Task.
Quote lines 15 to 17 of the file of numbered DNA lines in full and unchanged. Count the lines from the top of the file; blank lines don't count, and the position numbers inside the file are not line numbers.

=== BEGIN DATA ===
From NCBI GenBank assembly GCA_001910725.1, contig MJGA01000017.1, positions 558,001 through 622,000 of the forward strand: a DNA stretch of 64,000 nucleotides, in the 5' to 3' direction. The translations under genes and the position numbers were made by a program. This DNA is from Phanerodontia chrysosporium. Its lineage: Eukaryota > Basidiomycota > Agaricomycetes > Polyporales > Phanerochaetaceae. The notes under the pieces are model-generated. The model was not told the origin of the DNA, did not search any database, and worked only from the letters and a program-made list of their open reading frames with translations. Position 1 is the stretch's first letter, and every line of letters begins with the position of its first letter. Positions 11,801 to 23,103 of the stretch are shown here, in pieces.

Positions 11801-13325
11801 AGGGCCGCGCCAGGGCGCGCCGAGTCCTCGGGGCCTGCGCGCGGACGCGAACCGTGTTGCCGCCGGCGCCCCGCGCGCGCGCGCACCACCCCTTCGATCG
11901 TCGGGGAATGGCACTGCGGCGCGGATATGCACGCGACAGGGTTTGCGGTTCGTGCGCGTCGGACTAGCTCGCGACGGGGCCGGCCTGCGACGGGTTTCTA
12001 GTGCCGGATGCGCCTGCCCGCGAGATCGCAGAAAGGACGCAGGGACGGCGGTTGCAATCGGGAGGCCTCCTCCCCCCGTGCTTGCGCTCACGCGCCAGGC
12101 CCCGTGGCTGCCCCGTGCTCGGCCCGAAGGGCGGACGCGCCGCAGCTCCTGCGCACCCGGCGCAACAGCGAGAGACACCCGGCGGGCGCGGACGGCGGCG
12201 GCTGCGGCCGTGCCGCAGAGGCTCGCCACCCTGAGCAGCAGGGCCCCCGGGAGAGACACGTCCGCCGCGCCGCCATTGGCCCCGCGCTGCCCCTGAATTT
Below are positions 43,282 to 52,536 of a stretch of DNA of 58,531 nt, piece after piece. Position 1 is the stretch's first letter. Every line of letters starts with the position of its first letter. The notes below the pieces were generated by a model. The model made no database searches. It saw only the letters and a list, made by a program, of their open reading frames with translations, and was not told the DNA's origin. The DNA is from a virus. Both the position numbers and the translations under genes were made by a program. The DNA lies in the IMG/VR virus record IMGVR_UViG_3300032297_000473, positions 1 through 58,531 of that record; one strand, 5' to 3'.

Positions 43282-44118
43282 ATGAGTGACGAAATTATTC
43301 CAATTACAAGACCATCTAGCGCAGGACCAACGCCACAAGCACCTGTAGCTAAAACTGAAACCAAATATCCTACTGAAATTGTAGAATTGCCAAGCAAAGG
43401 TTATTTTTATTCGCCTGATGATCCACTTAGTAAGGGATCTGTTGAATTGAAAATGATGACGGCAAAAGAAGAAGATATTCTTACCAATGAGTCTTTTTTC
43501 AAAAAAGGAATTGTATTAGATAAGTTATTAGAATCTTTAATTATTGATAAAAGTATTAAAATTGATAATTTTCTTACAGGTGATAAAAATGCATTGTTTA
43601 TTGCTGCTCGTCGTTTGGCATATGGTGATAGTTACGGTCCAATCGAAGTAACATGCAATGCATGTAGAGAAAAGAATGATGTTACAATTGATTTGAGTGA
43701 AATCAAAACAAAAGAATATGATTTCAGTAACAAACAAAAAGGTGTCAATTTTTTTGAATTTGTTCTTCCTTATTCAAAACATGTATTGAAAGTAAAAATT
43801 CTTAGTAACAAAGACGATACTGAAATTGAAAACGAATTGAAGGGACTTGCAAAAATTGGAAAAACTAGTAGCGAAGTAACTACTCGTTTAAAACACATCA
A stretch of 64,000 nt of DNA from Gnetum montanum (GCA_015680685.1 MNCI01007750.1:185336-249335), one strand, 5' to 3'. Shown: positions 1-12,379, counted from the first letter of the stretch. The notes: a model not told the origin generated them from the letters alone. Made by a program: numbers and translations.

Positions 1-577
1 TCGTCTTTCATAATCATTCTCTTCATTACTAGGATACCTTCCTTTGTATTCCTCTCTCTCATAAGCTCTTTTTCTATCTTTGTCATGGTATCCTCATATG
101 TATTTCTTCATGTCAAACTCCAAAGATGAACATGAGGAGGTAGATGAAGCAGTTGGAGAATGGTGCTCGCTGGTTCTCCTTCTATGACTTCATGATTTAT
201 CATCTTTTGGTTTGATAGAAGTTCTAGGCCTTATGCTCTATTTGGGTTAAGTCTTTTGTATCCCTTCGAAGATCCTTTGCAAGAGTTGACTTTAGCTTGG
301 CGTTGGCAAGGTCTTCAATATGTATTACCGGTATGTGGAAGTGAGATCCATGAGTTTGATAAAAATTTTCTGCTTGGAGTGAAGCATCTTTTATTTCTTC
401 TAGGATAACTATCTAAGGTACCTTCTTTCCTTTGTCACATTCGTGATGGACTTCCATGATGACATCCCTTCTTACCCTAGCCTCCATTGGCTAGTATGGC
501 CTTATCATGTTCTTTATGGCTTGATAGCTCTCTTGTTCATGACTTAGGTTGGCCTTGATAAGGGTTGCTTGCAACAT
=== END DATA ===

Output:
43701 AATCAAAACAAAAGAATATGATTTCAGTAACAAACAAAAAGGTGTCAATTTTTTTGAATTTGTTCTTCCTTATTCAAAACATGTATTGAAAGTAAAAATT
43801 CTTAGTAACAAAGACGATACTGAAATTGAAAACGAATTGAAGGGACTTGCAAAAATTGGAAAAACTAGTAGCGAAGTAACTACTCGTTTAAAACACATCA
A stretch of 64,000 nt of DNA from Gnetum montanum (GCA_015680685.1 MNCI01007750.1:185336-249335), one strand, 5' to 3'. Shown: positions 1-12,379, counted from the first letter of the stretch. The notes: a model not told the origin generated them from the letters alone. Made by a program: numbers and translations.